sail-world.com -- No universal right to paddle on most rivers in England and Wales
No universal right to paddle on most rivers in England and Wales
Fri, 27 Sep 2013
The Chief Executive Officer of the Angling Trust and Fish Legal has written to the British Canoe Union demanding that it publicly accepts the established legal position that there is no universal right to paddle on most rivers in England and Wales, and to support the government policy of local voluntary access agreements.
The BCU has in recent months suggested on its web site and elsewhere that ancient laws might give people the right to paddle or row boats wherever and whenever they like.
Confusingly, the BCU is at the same time campaigning for a change in the law to allow free unlimited and unregulated access to all rivers at all times. The Angling Trust says it has also been reliably informed that the BCU has ordered its local staff and volunteers not to sign voluntary access agreements with angling clubs and landowners unless they allow access at all times.
According to the Angling Trust, this conduct by the BCU has coincided with a spate of widespread unlawful canoeing, increased conflict on riverbanks and threatening behaviour towards law-abiding anglers and their clubs over the past year. Anglers pay rent and a rod licence to go fishing, and are subject to close seasons and a wide range of bye laws, said the Trust.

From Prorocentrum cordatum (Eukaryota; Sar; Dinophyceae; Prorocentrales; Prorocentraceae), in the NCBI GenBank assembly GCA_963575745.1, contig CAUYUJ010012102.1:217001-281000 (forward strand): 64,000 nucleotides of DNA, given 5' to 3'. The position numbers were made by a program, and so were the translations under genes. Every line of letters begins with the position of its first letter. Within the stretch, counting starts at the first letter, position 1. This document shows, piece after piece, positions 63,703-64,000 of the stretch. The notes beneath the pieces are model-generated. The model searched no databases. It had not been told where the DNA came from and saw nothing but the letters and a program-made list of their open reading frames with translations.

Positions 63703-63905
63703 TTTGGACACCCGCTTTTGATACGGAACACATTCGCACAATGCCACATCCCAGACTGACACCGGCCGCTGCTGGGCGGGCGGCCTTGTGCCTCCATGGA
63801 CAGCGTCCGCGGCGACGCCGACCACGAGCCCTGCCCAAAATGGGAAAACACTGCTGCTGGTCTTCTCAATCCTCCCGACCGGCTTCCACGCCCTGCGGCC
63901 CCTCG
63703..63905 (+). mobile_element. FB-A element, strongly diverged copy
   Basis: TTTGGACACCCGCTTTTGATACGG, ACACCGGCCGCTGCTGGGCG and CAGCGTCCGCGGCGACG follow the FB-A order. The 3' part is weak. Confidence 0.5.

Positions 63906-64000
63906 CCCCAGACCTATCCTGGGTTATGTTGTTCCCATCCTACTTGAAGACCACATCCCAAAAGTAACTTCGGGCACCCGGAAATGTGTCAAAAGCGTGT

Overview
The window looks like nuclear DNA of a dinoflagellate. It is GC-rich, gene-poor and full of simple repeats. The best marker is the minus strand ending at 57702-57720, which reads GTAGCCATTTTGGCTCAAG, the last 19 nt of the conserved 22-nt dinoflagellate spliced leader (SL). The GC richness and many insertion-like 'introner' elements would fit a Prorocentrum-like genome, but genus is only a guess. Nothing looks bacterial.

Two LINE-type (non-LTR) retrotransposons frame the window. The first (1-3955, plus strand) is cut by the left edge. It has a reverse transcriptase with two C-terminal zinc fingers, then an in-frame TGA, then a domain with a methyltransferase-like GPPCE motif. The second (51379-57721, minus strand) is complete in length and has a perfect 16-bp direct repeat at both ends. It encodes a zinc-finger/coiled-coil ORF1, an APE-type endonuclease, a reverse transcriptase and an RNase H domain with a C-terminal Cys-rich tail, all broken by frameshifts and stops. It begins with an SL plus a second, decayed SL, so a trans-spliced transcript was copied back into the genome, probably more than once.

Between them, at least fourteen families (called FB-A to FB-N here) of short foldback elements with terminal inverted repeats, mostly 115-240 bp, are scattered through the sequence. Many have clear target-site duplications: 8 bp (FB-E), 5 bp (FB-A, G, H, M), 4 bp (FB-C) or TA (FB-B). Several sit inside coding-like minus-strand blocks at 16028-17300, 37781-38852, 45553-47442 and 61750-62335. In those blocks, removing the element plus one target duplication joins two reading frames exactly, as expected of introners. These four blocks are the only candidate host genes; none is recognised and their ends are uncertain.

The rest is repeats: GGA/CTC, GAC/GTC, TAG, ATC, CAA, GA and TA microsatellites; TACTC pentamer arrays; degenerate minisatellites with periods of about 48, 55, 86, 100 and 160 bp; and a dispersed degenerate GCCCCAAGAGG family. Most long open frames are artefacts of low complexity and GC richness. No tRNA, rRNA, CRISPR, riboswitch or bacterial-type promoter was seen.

The issue has been highlighted in a recent article published by the BBC, in which the BCU's suggestion of general public rights of navigation dating back to medieval times was explained as a 'misunderstanding' of the law by highly respected and independent barrister Jonathon Karas QC, an expert in this area of law. The BCU has responded to the article, hinting that it has conflicting legal advice. Lawyers at Fish Legal, which acts as the legal arm of the Angling Trust in England, have previously confronted the BCU with the established legal position, but have never been shown the BCU's advice.
Mark Lloyd, Chief Executive of the Angling Trust and Fish Legal, has now written to his counterpart at the BCU demanding that they reveal the conflicting advice, accept the law and work with anglers to promote voluntary access agreements so that paddlers and others can enjoy greater lawful access to rivers.
Mark Lloyd said: 'The BCU's position has now been independently referred to as a misunderstanding of the law, and I believe it would be irresponsible for them to risk greater confusion and conflict by denying that the law is anything other than clear: there are no general public rights of navigation above the tidal limit unless specifically acquired (usually by statute). They may not like the law, or the Government's policy, but as a national governing body they must accept both. The Angling Trust and its members are keen to increase access to waters for boats and swimmers where appropriate, but on a small island it makes sense to have agreements drawn up between local people to share access and to avoid conflict between users and potential damage to the environment.'